The U.S. is a great place to live if you’re rich. There is no wealth tax and income tax rates, though much higher than in the most efficient countries (e.g., Singapore, Estonia), are still lower than in many European nations. Prices are low and there is no VAT so you can consume like crazy.
The U.S. is also a great place to live if you’re poor. You’re entitled to a lifetime of free housing, free health care, free food, and free smartphone. If you start at age 18 and navigate the policies and waiting lists you might find yourself in an apartment with a market rate of $60,000 to $100,000 per year in the heart of one of America’s most desirable cities, e.g., San Francisco, New York City, or Cambridge, Massachusetts.
What if you’re on welfare and want to give up some of your 168 hours per week of leisure time to work? According to a post by Greg Mankiw, an economics professor at Harvard, you’ll face a 76 percent marginal income tax rate unless you can vault beyond the middle quintile of income. You will have a slightly higher spending power as a middle-earner compared to if you were a bottom-quintile earner, but for most people it wouldn’t be worth the loss of freedom and aggravation that are entailed in having a full-time W-2 job.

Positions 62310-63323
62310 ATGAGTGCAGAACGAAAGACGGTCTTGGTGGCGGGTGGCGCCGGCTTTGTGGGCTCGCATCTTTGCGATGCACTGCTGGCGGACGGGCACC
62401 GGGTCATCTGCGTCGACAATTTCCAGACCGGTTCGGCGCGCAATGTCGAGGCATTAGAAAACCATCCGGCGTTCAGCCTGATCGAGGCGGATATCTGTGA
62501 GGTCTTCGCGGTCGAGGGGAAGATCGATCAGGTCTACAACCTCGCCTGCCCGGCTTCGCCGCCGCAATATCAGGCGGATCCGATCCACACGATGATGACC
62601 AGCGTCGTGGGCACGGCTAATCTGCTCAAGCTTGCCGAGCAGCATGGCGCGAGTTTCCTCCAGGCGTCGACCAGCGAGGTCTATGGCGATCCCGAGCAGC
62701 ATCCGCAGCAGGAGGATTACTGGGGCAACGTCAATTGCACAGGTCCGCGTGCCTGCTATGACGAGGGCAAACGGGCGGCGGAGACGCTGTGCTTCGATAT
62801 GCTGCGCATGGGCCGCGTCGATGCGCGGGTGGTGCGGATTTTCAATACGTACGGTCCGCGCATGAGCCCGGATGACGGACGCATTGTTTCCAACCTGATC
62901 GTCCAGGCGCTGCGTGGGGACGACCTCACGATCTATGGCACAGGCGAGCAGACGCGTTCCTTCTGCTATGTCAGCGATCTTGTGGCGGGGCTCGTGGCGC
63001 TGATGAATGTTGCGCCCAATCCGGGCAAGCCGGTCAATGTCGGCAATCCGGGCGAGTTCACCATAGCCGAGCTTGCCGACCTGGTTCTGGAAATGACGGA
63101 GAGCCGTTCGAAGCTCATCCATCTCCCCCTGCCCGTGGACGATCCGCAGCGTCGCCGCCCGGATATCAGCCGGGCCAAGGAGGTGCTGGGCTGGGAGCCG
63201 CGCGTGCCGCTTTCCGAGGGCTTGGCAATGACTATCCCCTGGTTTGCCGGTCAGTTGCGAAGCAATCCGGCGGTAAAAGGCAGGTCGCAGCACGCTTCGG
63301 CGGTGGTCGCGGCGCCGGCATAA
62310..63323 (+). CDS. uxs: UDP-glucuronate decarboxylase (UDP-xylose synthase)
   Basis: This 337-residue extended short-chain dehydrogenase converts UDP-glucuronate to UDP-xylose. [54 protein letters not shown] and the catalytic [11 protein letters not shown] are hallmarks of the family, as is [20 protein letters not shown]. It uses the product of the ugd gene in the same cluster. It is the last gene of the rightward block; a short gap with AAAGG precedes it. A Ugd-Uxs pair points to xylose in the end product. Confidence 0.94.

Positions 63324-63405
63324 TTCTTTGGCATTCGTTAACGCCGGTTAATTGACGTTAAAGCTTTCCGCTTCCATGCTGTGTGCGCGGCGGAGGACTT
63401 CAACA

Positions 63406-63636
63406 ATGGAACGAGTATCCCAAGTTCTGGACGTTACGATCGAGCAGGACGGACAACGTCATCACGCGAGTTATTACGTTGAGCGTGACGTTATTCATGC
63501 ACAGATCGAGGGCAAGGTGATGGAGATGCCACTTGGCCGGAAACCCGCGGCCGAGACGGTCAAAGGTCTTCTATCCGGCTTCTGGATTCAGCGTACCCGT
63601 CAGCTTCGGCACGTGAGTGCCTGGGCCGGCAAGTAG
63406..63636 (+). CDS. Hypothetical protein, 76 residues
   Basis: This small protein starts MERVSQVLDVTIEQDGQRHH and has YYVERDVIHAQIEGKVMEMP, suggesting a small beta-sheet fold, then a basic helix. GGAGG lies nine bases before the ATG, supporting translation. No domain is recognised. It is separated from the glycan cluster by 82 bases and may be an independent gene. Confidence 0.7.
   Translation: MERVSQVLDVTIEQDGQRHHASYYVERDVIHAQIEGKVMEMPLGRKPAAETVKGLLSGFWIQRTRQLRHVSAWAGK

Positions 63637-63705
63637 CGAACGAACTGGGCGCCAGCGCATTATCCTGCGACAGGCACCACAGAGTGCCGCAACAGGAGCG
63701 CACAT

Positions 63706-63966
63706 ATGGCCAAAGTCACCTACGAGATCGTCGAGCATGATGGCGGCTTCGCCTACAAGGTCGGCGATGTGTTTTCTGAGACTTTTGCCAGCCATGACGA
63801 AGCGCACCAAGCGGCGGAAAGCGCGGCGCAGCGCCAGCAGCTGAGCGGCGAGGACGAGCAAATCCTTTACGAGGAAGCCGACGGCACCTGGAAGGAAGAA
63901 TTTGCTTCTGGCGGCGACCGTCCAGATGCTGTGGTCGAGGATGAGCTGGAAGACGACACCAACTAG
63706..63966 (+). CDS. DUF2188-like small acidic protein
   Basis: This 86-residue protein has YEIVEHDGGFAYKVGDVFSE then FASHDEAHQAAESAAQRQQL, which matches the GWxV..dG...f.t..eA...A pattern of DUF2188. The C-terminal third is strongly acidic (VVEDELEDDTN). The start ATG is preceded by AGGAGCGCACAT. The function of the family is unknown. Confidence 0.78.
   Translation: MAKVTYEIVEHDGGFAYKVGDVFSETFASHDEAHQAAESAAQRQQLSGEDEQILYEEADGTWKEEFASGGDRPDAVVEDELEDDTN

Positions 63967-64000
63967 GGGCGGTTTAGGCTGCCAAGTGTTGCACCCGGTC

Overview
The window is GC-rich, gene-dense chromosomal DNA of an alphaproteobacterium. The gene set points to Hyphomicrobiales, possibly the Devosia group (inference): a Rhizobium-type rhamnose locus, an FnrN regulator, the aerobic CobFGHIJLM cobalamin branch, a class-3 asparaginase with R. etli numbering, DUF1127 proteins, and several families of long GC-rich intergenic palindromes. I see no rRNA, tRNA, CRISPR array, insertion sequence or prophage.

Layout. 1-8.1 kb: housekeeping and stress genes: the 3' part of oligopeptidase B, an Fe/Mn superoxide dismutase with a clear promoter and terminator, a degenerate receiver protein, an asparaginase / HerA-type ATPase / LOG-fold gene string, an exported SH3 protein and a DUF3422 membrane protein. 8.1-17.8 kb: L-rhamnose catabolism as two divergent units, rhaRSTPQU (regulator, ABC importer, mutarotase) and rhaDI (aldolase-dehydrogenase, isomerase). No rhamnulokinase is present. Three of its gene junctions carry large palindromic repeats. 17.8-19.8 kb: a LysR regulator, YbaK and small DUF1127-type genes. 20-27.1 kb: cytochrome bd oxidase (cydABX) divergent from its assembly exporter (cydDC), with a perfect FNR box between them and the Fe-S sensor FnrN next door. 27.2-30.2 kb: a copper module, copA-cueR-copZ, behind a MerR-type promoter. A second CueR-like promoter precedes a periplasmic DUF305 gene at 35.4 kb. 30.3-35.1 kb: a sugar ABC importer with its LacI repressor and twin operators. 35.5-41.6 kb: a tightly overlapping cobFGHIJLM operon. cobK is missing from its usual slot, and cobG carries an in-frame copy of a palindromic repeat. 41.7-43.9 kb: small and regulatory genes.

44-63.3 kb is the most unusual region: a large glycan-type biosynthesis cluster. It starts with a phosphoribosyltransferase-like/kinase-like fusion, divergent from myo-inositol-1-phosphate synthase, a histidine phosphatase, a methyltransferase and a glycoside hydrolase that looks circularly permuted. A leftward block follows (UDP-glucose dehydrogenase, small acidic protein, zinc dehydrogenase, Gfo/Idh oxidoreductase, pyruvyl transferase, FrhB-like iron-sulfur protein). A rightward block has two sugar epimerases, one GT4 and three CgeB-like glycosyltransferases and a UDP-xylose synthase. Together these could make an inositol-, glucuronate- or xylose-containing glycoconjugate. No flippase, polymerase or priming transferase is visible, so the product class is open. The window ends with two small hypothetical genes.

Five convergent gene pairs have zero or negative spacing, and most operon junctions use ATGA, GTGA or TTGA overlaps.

- Book Review: The Redistribution Recession (it turns out that Americans who are eligibile for welfare do figure out all of the above and generally refrain from work at high marginal tax rates)